Primitive while (condition) do (do something) Primitive repeat (do something) until (condition) Primitive procedure name (arguments) (do something) Primitives +, -, *, /, <, >, equals, AND, XOR, NOT, and all other “simple” operators. And, any simply understood English statements.

while (condition) do (stuff) while (date < Christmas date) do (buy presents) while (not at the end of employee list) do ( get employee data; assign HOURS the value (number of hours worked this week); assign RATE the value (employee hourly pay rate); assign GROSS PAY the value (HOURS * RATE); )

repeat (stuff) until (condition) repeat ( Fetch the instruction pointed to by the PC and place the instruction into the IR; assign PC the value (PC + 1); Decode the instruction in the IR; Execute the instruction in the IR; ) until (the HALT instruction is executed)

if (condition) then (do stuff) else (do stuff) if (student #1 equals (a new student)) then (tell student #1 to use the blue form) else (tell student #1 to use the white form)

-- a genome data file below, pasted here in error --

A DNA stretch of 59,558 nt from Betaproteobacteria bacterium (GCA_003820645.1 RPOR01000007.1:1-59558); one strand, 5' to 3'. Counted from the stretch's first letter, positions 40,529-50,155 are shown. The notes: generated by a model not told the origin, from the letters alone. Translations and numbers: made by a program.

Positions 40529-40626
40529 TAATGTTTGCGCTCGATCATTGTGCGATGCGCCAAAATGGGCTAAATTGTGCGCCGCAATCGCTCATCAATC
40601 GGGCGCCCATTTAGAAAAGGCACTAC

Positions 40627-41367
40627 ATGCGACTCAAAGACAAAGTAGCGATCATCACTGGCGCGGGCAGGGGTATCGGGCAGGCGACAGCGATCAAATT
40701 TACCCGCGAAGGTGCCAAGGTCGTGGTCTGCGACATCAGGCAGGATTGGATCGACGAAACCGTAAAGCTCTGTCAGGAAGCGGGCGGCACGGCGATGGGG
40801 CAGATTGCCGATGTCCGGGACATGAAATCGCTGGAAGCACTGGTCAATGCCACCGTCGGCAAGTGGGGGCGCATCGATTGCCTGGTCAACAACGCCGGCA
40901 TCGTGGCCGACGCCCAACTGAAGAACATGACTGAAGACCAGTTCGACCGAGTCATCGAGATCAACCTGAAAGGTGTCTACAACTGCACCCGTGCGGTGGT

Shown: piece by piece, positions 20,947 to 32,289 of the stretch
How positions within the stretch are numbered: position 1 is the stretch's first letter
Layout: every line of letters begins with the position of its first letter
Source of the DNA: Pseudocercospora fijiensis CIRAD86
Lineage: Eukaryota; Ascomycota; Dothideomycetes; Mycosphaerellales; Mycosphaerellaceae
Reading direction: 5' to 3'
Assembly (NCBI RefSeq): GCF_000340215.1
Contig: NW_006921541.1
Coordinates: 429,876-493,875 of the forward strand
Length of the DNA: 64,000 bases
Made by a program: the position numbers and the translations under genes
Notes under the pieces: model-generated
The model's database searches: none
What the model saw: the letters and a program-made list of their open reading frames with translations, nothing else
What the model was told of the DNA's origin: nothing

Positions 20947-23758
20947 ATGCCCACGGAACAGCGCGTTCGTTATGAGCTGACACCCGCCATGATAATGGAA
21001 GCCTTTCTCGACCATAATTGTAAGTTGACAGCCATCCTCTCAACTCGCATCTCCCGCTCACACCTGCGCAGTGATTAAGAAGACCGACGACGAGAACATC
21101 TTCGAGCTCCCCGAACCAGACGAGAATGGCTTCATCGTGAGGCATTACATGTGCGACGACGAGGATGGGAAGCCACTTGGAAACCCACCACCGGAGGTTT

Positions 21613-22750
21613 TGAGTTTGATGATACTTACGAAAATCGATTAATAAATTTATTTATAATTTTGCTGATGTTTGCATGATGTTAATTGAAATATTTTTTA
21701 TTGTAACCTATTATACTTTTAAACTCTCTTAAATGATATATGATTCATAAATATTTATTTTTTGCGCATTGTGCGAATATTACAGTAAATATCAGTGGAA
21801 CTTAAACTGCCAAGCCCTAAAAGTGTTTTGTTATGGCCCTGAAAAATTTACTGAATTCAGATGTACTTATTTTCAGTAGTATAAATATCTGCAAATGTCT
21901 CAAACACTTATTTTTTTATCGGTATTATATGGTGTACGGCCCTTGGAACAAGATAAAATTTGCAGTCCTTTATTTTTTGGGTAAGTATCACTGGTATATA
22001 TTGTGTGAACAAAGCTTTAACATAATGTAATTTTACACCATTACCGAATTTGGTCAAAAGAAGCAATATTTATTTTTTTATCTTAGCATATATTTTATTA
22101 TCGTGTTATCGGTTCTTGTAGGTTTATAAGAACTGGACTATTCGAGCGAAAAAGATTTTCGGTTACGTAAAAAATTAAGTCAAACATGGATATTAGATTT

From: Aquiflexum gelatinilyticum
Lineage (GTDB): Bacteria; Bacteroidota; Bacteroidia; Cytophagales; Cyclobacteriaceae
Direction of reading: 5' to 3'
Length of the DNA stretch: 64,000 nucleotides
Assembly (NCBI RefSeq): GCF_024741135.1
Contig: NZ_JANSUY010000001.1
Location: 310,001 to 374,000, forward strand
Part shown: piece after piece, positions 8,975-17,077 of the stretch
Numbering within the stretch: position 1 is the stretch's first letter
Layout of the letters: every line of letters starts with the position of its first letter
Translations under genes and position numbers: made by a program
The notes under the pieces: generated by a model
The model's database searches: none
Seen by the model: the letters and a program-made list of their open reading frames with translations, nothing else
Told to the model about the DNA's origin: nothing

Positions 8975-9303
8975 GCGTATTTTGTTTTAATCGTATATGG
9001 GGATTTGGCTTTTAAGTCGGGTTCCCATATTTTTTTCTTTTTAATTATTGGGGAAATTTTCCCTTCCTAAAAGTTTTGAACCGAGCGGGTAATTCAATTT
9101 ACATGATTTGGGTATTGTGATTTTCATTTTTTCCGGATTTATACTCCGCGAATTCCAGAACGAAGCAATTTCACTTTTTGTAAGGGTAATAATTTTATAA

Procedure • A procedure is used to hold code which will be used multiple times, with different things. • Pseudocode use: procedure Sort. List (dummy list) (sort the dummy list here) Sort. List is the name of the procedure. (dummy list) are things that are “passed to” the procedure; here, some list. Use this to sort 2 different lists: assign sorted CS 161 list the value Sort. List (CS 161 student roster); assign sorted CS 262 list the value Sort. List (CS 262 student roster);

Section 5. 3: Algorithm Discovery • How to compute compound interest? • How to divide two numbers? • How to compute the value of ? Somebody had to figure these out. For each problem we must discover a solution – a solution that we can write as an algorithm. Let’s look at Problem Solving.

Problem Solving “Confidence is the feeling you have just before you fully understand the problem. ” Translation: “Confidence is what you feel just before you fail, thinking you really understood the problem. But then your failure has just brought you one step closer to success – provided you don’t give up. ”

• In class problems: – Not being able to “see” the problem: Visual blocks • picture • dots problem – Not being held back by our norms: Cultural blocks –. . .